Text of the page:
Elvis Presley earned plenty of money during his career, and wasn't afraid to spend it. Per Forbes, there are some pretty wild estimations about the King's career-wide monetary haul, some of which are in the range of $1 billion. However, according to the Los Angeles Times, at the time of the artist's 1977 death, his estate only had about $4.9 million dollars in its coffers. What's more, the estate's income was waning and the maintenance of Graceland was an absolute money pit, so there was a very real risk that there'd eventually be nothing left.  

A whole bunch of this was down to the fact that Presley wasn't just a big spender. He was the kind of guy who kept a private jet on retainer and spent wildly on not just himself, but on plenty of others — safe in the knowledge that he could pad his bank balance any time he felt like it, due to his highly lucrative fame. 

According to Alanna Nash's book "The Colonel: The Extraordinary Story of Colonel Tom Parker and Elvis Presley," some people in Presley's inner circle were concerned about this kind of wild financial policy. However, the star's manager was delighted to see his ward burn away his cash. This isn't as counterintuitive as you might assume. Parker's philosophy was simply that this "earn it to spend it" attitude kept Presley working ... which meant that he got paid, and Parker got his cut.

Parker may have prevented Elvis from touring globally

Per Smithsonian Magazine, Colonel Parker was an illegal immigrant who had changed his name and may not have held a U.S. passport at all. This, some suspect, may have been behind his otherwise mysterious decision to systematically reject the numerous concert and tour offers Elvis received all over the world.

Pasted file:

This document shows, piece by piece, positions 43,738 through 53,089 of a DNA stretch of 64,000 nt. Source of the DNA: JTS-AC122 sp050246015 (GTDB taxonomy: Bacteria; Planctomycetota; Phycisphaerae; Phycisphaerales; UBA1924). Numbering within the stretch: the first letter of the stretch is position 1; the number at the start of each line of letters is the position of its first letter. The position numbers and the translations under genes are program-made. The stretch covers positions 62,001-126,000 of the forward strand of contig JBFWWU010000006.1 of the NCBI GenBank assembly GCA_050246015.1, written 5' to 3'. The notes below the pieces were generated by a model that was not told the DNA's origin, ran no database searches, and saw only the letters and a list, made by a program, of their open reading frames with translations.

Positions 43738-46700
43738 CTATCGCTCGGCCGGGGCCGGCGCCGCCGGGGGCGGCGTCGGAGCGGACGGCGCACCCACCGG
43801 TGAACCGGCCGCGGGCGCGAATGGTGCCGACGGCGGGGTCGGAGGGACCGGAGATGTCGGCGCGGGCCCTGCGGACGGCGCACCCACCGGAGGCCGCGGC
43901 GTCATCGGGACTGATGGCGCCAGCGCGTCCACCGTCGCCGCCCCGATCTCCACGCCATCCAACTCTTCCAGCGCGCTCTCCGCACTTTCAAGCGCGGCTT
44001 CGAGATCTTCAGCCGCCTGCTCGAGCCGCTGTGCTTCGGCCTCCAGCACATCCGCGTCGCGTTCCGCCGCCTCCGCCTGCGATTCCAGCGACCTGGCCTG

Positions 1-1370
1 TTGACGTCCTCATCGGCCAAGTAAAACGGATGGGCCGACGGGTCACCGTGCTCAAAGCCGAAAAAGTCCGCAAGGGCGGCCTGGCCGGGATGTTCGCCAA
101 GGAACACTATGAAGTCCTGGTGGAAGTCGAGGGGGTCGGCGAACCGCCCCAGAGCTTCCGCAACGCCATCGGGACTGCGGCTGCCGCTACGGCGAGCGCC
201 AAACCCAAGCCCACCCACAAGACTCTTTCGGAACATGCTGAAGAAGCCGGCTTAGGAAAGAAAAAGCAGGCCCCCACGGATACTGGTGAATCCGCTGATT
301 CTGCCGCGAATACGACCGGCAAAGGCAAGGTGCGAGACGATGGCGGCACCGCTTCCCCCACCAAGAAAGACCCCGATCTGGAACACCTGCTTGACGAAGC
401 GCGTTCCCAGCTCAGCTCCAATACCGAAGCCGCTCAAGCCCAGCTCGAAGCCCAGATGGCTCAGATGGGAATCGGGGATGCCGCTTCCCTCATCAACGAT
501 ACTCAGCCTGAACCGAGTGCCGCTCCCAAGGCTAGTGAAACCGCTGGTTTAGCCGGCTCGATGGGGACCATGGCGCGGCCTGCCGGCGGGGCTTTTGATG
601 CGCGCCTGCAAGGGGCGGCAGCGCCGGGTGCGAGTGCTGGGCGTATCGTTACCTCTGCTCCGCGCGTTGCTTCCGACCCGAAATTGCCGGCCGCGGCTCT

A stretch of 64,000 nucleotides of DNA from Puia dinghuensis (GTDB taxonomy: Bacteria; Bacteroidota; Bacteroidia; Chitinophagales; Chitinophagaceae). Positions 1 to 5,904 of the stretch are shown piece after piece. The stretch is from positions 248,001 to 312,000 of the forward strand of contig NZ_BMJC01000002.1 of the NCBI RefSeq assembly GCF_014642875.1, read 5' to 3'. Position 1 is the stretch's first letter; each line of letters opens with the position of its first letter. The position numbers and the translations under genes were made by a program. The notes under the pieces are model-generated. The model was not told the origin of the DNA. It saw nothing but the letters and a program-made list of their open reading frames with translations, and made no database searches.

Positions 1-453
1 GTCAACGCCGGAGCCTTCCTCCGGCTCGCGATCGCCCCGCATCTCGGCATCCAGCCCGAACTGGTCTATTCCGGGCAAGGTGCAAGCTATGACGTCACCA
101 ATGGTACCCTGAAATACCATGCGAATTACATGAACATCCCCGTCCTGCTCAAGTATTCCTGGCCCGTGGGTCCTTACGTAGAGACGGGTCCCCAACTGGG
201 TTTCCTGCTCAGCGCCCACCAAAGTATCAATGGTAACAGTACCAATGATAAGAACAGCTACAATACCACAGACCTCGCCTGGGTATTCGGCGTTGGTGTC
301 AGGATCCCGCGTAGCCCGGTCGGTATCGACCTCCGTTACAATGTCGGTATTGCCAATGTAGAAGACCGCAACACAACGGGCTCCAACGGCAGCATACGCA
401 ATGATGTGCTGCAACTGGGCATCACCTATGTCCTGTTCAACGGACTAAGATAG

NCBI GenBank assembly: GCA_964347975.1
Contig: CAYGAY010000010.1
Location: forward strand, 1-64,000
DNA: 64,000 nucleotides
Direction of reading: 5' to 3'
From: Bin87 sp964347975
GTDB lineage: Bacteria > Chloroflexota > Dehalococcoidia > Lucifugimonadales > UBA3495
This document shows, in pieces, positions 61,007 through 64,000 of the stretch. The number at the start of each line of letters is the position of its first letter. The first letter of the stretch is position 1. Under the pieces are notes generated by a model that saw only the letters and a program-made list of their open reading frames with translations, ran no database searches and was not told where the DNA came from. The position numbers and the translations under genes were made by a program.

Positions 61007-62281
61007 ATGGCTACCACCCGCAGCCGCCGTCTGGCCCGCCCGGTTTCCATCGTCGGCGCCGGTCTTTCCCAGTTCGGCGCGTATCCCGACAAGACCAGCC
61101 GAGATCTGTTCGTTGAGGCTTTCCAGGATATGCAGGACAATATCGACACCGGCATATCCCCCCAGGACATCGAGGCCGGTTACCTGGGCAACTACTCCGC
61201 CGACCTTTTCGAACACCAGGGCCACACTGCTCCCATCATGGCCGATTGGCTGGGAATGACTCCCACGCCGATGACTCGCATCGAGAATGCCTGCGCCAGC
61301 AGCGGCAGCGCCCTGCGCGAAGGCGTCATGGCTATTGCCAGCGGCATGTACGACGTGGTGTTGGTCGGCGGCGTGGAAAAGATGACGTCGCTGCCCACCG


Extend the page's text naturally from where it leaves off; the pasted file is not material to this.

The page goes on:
In a 2017 interview with Noise 11, Jerry Schilling — who worked with both Parker and Presley back in the day — stated in no uncertain terms that Presley himself was more than game to perform abroad, describing a particular conflict about the prospect of an international tour. According to Schilling, Parker immediately stated that he wouldn't follow Presley on any tours, and the situation escalated to the point that the star told the Colonel he was fired ... only to soon find out that even Elvis Presley didn't hold a torch to Colonel Parker in the entertainment industry. "When Elvis tried to get a tour going, no one would touch him because they were afraid of the Colonel," said Schilling. "They had the relationship with the Colonel. They respected the Colonel. They did not want to go behind his back."

In the end, the Colonel won this particular power struggle. During his entertainment career, Presley's only performances outside the U.S. were three Canadian dates in 1957 — and Parker didn't travel with him.

Elvis and Parker both had bad experiences with the military

Colonel Parker was hardly the model of military discipline his apparent rank might imply. As Smithsonian Magazine tells us, his sole stint in the army — as a private, no more — ended when he was discharged after going AWOL and being imprisoned. He later managed to dodge the World War II draft with an eating regime that ballooned his weight north of 300 pounds. 

Elvis Presley, for his part, couldn't avoid being drafted. According to Biography, he didn't try to do so, either. When the Memphis Draft Board came calling during the Korean War in December 1957, the King was already an ultra-famous singer and actor, but he was still all too happy to do his part ... as long as they granted him a few months' deferral in order to wrap up his latest film. The beginnings of Presley's military service went comparatively well, but things soon took a turn for the worse. In August, his beloved mother died, and the shaken Presley was soon moved to Germany. There, per the Washington Post, he partied hard and developed a drug addiction that lasted for the rest of his life. It could be said that joining the military ruined his life